On the issue of energy efficiency of various appliances I feel that more could be done. There have been a pair of amendments to energy efficiency standards recently by the Conservative government but they mostly add more categories (i.e. wine chillers) than apply some meaty standards for the big consumers, like air conditioners and refrigerators. Also, how about a labeling requirement for vampire electric power consumption? A new development that is related to this proposal is a proposed ban on incandescent lighting by 2012.
On the question of genuine or greenwashing, I think the ecoAction program comes down on the genuine side. There's pork, there's loopholes (E85 cars), there's questionable methodology ('intensity reduction'), but there's also a ton of good stuff with billions of real money allocated towards it.
Energy Trust grade: B-
Biofuels Initiative grade: C+
Chemical Substances grade: A-
Clean Air grade: incomplete
ecoEnergy grade: B
ecoTransport grade: B
ecoAction overall grade: B
Overall, from a policy wonk perspective, the mechanisms seem solid and comprehensive. This package covers a lot of new ground so there is bound to be a lot of niggling criticisms from all corners of the political spectrum; I don't see the need to protest too much. I also think that this policy, as it is derived from the Conservative party, is a worth more than it seems on first inspection. The goalposts have been moved along the green-brown line, and that's a helpful thing.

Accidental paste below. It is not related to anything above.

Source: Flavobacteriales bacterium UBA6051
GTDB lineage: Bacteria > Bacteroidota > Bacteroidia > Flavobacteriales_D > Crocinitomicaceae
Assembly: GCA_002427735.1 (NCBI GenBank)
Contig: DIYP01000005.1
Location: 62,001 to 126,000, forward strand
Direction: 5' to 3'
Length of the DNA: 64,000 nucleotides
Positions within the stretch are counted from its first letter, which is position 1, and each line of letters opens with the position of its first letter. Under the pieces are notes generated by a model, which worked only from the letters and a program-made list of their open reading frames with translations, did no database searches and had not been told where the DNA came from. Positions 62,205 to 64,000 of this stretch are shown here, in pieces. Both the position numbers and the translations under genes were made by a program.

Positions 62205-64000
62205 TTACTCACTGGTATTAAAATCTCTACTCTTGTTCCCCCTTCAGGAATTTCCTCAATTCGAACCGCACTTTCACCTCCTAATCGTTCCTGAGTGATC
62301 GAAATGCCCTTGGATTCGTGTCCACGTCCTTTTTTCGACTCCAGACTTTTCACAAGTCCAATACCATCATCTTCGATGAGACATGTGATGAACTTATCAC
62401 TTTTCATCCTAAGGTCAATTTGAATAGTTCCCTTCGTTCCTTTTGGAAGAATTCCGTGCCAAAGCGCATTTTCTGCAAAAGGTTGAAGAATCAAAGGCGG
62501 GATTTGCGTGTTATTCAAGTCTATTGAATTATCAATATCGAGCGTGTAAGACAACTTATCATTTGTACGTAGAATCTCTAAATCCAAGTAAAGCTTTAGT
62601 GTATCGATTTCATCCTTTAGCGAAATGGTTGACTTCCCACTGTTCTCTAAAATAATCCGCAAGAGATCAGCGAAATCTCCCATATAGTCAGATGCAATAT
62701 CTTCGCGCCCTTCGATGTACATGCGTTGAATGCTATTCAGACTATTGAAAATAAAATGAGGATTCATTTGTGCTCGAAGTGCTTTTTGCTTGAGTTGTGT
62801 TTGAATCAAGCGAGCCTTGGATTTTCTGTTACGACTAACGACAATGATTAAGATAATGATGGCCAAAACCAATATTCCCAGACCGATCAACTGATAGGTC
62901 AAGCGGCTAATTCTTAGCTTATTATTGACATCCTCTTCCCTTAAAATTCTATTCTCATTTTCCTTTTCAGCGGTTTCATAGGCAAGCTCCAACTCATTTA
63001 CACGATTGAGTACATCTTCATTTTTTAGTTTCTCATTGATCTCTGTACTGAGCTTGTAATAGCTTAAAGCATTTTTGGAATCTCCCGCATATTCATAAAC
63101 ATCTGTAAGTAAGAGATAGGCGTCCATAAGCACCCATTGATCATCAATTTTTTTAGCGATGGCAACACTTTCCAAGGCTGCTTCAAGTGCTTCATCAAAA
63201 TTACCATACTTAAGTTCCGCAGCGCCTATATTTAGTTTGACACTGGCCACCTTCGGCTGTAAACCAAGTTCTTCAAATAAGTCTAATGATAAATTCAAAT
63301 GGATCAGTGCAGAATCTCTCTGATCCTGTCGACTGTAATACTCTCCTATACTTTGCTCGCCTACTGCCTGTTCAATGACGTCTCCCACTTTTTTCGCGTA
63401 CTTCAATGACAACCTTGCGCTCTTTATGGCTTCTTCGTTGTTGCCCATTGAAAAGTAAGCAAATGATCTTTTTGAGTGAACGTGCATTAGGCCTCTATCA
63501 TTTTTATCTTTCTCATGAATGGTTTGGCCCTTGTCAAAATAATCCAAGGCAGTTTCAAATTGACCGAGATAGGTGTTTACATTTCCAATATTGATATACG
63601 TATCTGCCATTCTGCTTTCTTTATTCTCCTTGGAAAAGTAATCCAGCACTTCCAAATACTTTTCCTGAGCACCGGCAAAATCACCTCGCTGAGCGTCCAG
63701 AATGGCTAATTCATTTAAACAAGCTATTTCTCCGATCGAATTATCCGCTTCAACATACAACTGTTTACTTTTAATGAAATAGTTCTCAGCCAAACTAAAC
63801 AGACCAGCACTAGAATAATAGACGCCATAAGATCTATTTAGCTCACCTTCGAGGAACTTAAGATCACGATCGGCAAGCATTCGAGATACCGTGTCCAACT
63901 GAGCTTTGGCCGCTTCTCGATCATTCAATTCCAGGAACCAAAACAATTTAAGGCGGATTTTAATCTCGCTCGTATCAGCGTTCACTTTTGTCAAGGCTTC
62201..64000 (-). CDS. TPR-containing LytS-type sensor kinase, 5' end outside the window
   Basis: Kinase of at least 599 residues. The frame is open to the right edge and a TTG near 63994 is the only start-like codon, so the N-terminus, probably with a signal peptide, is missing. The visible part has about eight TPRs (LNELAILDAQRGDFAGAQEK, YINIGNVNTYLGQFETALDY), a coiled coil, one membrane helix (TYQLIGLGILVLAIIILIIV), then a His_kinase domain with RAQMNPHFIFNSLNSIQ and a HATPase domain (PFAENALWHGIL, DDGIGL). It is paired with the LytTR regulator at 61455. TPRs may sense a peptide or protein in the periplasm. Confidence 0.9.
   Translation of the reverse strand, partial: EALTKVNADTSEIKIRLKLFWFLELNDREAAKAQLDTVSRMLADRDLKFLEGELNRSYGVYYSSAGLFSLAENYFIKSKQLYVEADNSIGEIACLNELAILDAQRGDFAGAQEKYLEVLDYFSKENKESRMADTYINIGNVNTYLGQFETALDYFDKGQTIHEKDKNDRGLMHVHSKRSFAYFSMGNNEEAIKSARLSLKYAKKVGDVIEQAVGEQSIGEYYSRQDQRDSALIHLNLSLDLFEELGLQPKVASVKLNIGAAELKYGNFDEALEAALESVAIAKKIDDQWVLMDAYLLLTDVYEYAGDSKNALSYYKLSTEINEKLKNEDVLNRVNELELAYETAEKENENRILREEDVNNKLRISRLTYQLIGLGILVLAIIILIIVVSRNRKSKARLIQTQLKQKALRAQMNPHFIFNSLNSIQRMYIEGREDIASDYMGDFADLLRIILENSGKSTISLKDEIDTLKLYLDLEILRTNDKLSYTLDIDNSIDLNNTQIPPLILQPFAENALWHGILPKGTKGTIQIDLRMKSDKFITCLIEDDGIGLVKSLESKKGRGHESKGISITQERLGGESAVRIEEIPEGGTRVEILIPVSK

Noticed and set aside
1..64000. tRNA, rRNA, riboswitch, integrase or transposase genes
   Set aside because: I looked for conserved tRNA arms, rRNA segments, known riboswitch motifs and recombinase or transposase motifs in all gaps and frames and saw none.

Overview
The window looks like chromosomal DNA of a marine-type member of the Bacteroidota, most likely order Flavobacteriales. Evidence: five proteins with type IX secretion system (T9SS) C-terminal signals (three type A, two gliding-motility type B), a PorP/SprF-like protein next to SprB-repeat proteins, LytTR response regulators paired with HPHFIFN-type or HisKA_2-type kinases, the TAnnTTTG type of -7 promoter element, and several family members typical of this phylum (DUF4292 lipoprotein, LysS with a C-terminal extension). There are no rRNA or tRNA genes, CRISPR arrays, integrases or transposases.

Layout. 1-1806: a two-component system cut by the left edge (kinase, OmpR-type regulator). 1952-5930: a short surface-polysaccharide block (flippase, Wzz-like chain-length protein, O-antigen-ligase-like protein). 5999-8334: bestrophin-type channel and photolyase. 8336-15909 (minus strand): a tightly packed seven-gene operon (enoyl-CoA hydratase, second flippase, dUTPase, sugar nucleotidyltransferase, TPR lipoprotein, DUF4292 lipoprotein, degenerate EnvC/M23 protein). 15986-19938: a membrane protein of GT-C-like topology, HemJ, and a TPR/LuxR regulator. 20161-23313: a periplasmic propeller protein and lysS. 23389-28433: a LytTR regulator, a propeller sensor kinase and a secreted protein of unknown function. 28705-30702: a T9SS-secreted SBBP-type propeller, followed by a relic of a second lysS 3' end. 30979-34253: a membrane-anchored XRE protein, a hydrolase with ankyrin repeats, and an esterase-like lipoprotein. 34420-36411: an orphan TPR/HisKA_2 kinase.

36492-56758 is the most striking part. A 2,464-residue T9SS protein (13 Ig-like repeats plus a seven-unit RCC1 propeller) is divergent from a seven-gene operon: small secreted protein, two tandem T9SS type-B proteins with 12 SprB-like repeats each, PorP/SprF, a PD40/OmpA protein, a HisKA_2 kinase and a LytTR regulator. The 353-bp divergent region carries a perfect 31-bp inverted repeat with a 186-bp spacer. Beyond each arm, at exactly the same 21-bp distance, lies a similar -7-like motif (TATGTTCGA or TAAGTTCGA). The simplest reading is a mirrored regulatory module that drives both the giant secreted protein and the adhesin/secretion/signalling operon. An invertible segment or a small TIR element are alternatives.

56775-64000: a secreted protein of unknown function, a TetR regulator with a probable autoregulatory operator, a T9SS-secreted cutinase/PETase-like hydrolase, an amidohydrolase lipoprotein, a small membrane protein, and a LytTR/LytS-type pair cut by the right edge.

The reason why I don't grade it any higher is simply due to the lack of zeal. It's true that Canada previously had little in the way of federal environmental or energy policy. It's also true that most citizens can only accept change so quickly. However, I think it's clear that a lot of the dollar values could easily be doubled. For example, a public transit pass costs $30-45 a month, whereas the government is only offering a $150 annual tax deduction. How would we pay for these programs you ask? Well, through the $20/ton carbon dioxide tax that the government doesn't want to implement of course.